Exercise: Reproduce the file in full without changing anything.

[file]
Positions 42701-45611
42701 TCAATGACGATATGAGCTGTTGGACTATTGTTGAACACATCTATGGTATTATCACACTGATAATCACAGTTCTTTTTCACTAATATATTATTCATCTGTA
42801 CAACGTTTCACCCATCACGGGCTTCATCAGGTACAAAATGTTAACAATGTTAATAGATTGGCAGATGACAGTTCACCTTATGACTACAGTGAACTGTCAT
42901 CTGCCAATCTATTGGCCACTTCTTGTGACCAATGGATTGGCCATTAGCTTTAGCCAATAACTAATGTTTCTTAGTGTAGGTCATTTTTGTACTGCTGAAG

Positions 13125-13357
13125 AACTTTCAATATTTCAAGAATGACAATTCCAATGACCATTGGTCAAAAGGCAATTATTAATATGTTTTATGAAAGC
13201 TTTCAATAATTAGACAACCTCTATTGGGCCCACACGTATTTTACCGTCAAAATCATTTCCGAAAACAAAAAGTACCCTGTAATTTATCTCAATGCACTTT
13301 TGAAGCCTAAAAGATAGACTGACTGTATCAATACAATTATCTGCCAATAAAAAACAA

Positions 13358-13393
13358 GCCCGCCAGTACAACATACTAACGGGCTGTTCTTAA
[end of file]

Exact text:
Positions 42701-45611
42701 TCAATGACGATATGAGCTGTTGGACTATTGTTGAACACATCTATGGTATTATCACACTGATAATCACAGTTCTTTTTCACTAATATATTATTCATCTGTA
42801 CAACGTTTCACCCATCACGGGCTTCATCAGGTACAAAATGTTAACAATGTTAATAGATTGGCAGATGACAGTTCACCTTATGACTACAGTGAACTGTCAT
42901 CTGCCAATCTATTGGCCACTTCTTGTGACCAATGGATTGGCCATTAGCTTTAGCCAATAACTAATGTTTCTTAGTGTAGGTCATTTTTGTACTGCTGAAG

Positions 13125-13357
13125 AACTTTCAATATTTCAAGAATGACAATTCCAATGACCATTGGTCAAAAGGCAATTATTAATATGTTTTATGAAAGC
13201 TTTCAATAATTAGACAACCTCTATTGGGCCCACACGTATTTTACCGTCAAAATCATTTCCGAAAACAAAAAGTACCCTGTAATTTATCTCAATGCACTTT
13301 TGAAGCCTAAAAGATAGACTGACTGTATCAATACAATTATCTGCCAATAAAAAACAA

Positions 13358-13393
13358 GCCCGCCAGTACAACATACTAACGGGCTGTTCTTAA